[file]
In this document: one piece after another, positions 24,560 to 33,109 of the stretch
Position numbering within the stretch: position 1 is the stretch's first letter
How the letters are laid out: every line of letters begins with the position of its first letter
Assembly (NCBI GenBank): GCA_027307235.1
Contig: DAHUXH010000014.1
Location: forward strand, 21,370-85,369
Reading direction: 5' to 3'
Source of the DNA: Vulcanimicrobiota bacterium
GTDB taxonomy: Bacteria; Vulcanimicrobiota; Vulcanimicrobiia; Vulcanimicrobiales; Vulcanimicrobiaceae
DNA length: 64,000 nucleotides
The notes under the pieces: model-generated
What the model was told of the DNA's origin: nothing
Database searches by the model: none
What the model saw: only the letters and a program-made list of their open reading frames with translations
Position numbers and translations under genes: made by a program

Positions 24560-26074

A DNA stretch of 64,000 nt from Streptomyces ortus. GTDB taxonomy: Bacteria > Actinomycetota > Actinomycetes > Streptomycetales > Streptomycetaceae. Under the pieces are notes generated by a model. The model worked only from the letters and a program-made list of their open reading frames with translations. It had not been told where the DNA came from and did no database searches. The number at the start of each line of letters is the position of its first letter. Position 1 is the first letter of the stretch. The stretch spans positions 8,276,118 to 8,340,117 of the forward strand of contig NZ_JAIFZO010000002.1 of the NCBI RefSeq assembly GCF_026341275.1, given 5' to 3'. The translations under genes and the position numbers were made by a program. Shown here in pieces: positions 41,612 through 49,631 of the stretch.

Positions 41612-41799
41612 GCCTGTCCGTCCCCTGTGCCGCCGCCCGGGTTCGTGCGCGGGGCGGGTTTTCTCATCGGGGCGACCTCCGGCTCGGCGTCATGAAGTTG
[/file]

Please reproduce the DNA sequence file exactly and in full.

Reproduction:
In this document: one piece after another, positions 24,560 to 33,109 of the stretch
Position numbering within the stretch: position 1 is the stretch's first letter
How the letters are laid out: every line of letters begins with the position of its first letter
Assembly (NCBI GenBank): GCA_027307235.1
Contig: DAHUXH010000014.1
Location: forward strand, 21,370-85,369
Reading direction: 5' to 3'
Source of the DNA: Vulcanimicrobiota bacterium
GTDB taxonomy: Bacteria; Vulcanimicrobiota; Vulcanimicrobiia; Vulcanimicrobiales; Vulcanimicrobiaceae
DNA length: 64,000 nucleotides
The notes under the pieces: model-generated
What the model was told of the DNA's origin: nothing
Database searches by the model: none
What the model saw: only the letters and a program-made list of their open reading frames with translations
Position numbers and translations under genes: made by a program

Positions 24560-26074

A DNA stretch of 64,000 nt from Streptomyces ortus. GTDB taxonomy: Bacteria > Actinomycetota > Actinomycetes > Streptomycetales > Streptomycetaceae. Under the pieces are notes generated by a model. The model worked only from the letters and a program-made list of their open reading frames with translations. It had not been told where the DNA came from and did no database searches. The number at the start of each line of letters is the position of its first letter. Position 1 is the first letter of the stretch. The stretch spans positions 8,276,118 to 8,340,117 of the forward strand of contig NZ_JAIFZO010000002.1 of the NCBI RefSeq assembly GCF_026341275.1, given 5' to 3'. The translations under genes and the position numbers were made by a program. Shown here in pieces: positions 41,612 through 49,631 of the stretch.

Positions 41612-41799
41612 GCCTGTCCGTCCCCTGTGCCGCCGCCCGGGTTCGTGCGCGGGGCGGGTTTTCTCATCGGGGCGACCTCCGGCTCGGCGTCATGAAGTTG